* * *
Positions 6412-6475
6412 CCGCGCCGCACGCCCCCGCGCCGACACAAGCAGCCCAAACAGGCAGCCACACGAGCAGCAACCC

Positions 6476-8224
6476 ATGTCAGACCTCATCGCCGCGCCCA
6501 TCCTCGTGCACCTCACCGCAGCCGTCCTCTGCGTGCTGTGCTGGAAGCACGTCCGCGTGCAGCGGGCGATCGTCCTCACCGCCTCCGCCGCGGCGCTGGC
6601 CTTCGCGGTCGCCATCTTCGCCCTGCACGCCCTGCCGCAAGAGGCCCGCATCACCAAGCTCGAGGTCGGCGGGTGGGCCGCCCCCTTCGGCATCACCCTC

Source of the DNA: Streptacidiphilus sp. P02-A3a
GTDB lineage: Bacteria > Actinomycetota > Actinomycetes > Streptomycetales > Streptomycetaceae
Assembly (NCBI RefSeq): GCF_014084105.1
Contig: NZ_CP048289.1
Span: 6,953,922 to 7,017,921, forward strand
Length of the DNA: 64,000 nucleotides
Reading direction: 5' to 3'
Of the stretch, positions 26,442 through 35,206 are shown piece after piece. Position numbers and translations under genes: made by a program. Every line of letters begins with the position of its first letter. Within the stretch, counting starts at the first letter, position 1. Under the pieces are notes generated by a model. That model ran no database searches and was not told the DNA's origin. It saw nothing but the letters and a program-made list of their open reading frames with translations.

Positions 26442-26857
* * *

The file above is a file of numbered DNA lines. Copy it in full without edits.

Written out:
Positions 6412-6475
6412 CCGCGCCGCACGCCCCCGCGCCGACACAAGCAGCCCAAACAGGCAGCCACACGAGCAGCAACCC

Positions 6476-8224
6476 ATGTCAGACCTCATCGCCGCGCCCA
6501 TCCTCGTGCACCTCACCGCAGCCGTCCTCTGCGTGCTGTGCTGGAAGCACGTCCGCGTGCAGCGGGCGATCGTCCTCACCGCCTCCGCCGCGGCGCTGGC
6601 CTTCGCGGTCGCCATCTTCGCCCTGCACGCCCTGCCGCAAGAGGCCCGCATCACCAAGCTCGAGGTCGGCGGGTGGGCCGCCCCCTTCGGCATCACCCTC

Source of the DNA: Streptacidiphilus sp. P02-A3a
GTDB lineage: Bacteria > Actinomycetota > Actinomycetes > Streptomycetales > Streptomycetaceae
Assembly (NCBI RefSeq): GCF_014084105.1
Contig: NZ_CP048289.1
Span: 6,953,922 to 7,017,921, forward strand
Length of the DNA: 64,000 nucleotides
Reading direction: 5' to 3'
Of the stretch, positions 26,442 through 35,206 are shown piece after piece. Position numbers and translations under genes: made by a program. Every line of letters begins with the position of its first letter. Within the stretch, counting starts at the first letter, position 1. Under the pieces are notes generated by a model. That model ran no database searches and was not told the DNA's origin. It saw nothing but the letters and a program-made list of their open reading frames with translations.

Positions 26442-26857